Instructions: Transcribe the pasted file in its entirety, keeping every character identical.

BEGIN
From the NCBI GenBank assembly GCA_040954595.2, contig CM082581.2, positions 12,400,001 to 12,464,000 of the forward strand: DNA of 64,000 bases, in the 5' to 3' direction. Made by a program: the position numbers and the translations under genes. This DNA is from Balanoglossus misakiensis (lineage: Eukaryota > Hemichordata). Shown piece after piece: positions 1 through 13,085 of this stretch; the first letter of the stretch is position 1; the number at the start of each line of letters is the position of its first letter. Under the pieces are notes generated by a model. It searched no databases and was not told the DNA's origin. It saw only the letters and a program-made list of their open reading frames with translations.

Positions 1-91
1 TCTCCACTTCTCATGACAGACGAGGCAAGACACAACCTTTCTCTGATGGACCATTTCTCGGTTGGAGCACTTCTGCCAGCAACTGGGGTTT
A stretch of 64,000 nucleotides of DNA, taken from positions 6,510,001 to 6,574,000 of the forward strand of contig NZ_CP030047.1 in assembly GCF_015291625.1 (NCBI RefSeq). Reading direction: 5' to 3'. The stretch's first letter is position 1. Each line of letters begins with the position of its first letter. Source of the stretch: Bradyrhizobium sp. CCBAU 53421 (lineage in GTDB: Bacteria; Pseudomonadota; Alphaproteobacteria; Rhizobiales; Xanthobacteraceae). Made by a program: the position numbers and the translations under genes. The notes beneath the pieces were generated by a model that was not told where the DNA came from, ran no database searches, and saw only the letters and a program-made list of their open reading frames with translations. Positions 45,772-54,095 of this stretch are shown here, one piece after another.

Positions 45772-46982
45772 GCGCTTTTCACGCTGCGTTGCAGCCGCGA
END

From the NCBI GenBank assembly GCA_040954595.2, contig CM082581.2, positions 12,400,001 to 12,464,000 of the forward strand: DNA of 64,000 bases, in the 5' to 3' direction. Made by a program: the position numbers and the translations under genes. This DNA is from Balanoglossus misakiensis (lineage: Eukaryota > Hemichordata). Shown piece after piece: positions 1 through 13,085 of this stretch; the first letter of the stretch is position 1; the number at the start of each line of letters is the position of its first letter. Under the pieces are notes generated by a model. It searched no databases and was not told the DNA's origin. It saw only the letters and a program-made list of their open reading frames with translations.

Positions 1-91
1 TCTCCACTTCTCATGACAGACGAGGCAAGACACAACCTTTCTCTGATGGACCATTTCTCGGTTGGAGCACTTCTGCCAGCAACTGGGGTTT
A stretch of 64,000 nucleotides of DNA, taken from positions 6,510,001 to 6,574,000 of the forward strand of contig NZ_CP030047.1 in assembly GCF_015291625.1 (NCBI RefSeq). Reading direction: 5' to 3'. The stretch's first letter is position 1. Each line of letters begins with the position of its first letter. Source of the stretch: Bradyrhizobium sp. CCBAU 53421 (lineage in GTDB: Bacteria; Pseudomonadota; Alphaproteobacteria; Rhizobiales; Xanthobacteraceae). Made by a program: the position numbers and the translations under genes. The notes beneath the pieces were generated by a model that was not told where the DNA came from, ran no database searches, and saw only the letters and a program-made list of their open reading frames with translations. Positions 45,772-54,095 of this stretch are shown here, one piece after another.

Positions 45772-46982
45772 GCGCTTTTCACGCTGCGTTGCAGCCGCGA